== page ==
Does this prove God does or doesn’t exist? Proving the existence of God (or the non-existence) is loosely related to this line of reasoning, but it is sort of outside of the sphere of what we are talking about here. If one claims, “all that is is, but God exists outside of that” then the argument for God becomes ontological, theological, metaphysic, and faith-based. Faith-based metaphysical arguments don’t require scientific empirical evidence… unless they try to posit something that can be debunked by empirical science (in that case, arguments for faith instead of reason tend to be logically “weak,” in that they lack supporting evidence).

An Introduction to Proving Negatives With Necessary Logical Truths

Above we “proved” an argument using likelihoods (not certainty). The idea was to show that using evidence to prove a positive and the evidence of absence to prove a negative were both valid.

With that said, we can actually prove some negatives with certainty (for example, necessary logical truths such as “nothing can both be and not be” and double negatives like “I do not not exist”).

Here are some examples of proving negatives with logical truths:

  • The Law of Contradiction itself is a negative: “Nothing can be A and not A.” Ex. Ted can’t be in Room A and not in Room A (and therefore, if Ted is in Room A, then Ted is not in Room B). We are using a positive to prove a negative with the law of contradiction, but we are proving a negative. This is a rule used in deductive reasoning and is a necessarily true logical rule.
  • The Modus Tollens also proves a negatives: “If P, then Q. Not Q. Therefore, not P.” Ex. “If the cake is made with sugar, then the cake is sweet. The cake is not sweet. Therefore, the cake is not made with sugar.” Not every argument of this structure is true, but we are proving a negative… as we are simply trying to prove “not P.” This is also a logical rule that relates to deductive reasoning.[5]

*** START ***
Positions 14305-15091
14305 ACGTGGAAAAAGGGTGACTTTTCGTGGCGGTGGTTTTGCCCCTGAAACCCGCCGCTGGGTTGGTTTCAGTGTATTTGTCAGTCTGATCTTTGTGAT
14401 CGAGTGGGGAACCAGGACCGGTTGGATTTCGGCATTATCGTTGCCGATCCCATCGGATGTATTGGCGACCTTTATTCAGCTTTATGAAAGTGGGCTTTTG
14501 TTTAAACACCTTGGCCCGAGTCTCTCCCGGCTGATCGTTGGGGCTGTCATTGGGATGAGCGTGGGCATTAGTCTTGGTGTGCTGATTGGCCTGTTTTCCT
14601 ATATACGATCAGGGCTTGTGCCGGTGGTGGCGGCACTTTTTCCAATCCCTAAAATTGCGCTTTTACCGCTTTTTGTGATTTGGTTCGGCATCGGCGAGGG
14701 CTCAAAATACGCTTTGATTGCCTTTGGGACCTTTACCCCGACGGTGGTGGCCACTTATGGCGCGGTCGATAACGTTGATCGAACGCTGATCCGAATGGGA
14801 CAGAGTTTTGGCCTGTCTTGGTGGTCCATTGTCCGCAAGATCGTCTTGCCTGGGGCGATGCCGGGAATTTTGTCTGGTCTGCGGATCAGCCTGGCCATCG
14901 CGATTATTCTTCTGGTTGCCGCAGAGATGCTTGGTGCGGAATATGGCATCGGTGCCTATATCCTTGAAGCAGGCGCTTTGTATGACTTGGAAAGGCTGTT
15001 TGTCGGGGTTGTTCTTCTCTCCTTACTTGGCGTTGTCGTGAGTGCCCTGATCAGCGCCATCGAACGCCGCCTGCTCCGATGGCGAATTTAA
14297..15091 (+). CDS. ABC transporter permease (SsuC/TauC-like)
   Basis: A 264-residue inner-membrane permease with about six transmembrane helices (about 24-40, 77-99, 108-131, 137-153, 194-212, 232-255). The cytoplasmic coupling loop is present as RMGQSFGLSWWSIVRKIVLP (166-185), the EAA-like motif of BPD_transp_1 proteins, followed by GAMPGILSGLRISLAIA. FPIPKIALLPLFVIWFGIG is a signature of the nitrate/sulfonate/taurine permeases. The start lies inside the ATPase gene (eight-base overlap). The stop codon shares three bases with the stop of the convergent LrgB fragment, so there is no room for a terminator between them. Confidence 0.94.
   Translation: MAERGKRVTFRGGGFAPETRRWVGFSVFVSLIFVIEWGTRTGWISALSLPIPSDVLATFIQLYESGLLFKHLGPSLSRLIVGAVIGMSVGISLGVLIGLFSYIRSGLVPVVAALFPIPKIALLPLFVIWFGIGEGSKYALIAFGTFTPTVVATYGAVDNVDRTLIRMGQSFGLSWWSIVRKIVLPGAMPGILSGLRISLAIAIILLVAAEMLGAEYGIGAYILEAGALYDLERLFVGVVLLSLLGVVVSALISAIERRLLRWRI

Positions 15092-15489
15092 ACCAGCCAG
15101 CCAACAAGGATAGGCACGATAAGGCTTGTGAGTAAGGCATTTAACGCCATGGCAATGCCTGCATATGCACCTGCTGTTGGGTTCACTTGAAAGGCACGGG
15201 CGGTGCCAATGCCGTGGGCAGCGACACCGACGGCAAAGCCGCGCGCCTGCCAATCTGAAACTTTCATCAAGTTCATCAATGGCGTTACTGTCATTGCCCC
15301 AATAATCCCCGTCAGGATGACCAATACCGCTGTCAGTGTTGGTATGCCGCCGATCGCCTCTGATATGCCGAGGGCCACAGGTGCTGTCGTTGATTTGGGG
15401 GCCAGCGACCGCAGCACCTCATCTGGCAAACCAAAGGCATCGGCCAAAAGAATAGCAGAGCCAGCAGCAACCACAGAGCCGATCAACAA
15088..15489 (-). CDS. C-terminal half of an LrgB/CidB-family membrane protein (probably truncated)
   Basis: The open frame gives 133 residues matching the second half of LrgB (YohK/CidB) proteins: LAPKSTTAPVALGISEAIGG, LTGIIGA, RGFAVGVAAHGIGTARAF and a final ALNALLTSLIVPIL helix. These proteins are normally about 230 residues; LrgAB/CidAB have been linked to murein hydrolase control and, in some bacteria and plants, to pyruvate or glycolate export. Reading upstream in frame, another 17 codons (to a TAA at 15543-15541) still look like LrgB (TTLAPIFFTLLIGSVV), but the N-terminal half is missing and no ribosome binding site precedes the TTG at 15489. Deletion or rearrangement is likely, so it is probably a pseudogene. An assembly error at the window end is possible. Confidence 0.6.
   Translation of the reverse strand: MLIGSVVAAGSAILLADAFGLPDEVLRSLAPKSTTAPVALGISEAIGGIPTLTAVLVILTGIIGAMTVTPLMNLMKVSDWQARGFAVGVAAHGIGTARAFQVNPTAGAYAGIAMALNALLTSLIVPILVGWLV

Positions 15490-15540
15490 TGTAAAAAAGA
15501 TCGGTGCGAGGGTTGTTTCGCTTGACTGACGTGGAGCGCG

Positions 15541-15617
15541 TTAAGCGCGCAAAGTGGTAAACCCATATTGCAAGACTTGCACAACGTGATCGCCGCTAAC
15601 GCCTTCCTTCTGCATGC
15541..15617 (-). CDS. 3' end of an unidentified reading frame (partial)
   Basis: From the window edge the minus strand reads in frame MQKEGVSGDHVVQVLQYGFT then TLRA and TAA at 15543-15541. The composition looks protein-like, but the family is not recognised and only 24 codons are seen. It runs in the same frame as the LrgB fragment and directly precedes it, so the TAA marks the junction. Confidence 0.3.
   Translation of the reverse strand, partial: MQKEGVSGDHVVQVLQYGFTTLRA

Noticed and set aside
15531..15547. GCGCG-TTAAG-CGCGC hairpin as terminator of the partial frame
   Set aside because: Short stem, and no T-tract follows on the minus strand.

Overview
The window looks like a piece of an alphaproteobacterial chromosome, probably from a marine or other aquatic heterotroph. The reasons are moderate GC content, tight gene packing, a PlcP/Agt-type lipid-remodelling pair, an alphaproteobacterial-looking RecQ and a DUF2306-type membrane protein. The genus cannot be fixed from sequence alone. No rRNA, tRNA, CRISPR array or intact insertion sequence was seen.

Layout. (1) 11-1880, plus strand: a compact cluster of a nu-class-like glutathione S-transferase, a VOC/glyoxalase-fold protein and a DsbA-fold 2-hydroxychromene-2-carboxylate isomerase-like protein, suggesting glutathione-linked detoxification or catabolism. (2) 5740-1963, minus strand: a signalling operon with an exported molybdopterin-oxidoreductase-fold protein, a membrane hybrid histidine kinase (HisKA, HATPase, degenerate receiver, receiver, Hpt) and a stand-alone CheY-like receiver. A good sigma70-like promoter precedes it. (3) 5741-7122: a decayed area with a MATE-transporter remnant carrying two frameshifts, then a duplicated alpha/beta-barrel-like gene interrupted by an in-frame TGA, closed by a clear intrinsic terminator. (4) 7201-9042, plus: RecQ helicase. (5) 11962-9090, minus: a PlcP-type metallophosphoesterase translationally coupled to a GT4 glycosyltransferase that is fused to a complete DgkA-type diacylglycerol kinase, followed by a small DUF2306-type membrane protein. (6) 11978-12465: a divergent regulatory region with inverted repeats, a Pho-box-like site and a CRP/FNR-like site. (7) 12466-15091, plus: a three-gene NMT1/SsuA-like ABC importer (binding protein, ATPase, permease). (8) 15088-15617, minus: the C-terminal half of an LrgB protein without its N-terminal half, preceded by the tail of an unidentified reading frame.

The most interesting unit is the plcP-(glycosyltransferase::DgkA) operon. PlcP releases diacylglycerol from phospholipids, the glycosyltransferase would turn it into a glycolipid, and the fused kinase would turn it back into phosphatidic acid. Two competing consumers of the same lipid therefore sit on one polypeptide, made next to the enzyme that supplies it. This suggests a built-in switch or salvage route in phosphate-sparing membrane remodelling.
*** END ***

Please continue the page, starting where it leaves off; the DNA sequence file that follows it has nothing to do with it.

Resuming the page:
• Proving a negative with certainty using double negatives: Any true positive statement can be made negative and proved that way. Ex. I do not not exist; or Every A is A, nothing can be A and not A, everything is either A or not A, therefore A is not not A. These prove a negative with certainty, but are somewhat redundant (rephrasing “A is A” as “A is not not A” is tautological).
  • Proving Impossibility. In mathematics there are different ways to prove a problem can’t be solved. For example, because π is non-algebraic, and only a subset of the algebraic numbers can be constructed by compass and straightedge, you can’t square a circle with a compass and straightedge. Here you could argue that we are again first proving a positives (that π is non-algebraic, that only a subset of the algebraic numbers can be constructed by compass and straightedge, etc)… but ultimately it is another example of providing negatives despite this.

How to Using the Above Logical Arguments To Structure an Argument that Attempts to Prove a Negative

As noted above, the law of contradiction states that a proposition (statement) cannot be both true and not true (unlike the positive rule of identity that says “whatever is, is.”)

That “law” is part of three laws that comprise the “laws of thought.”

Those laws are: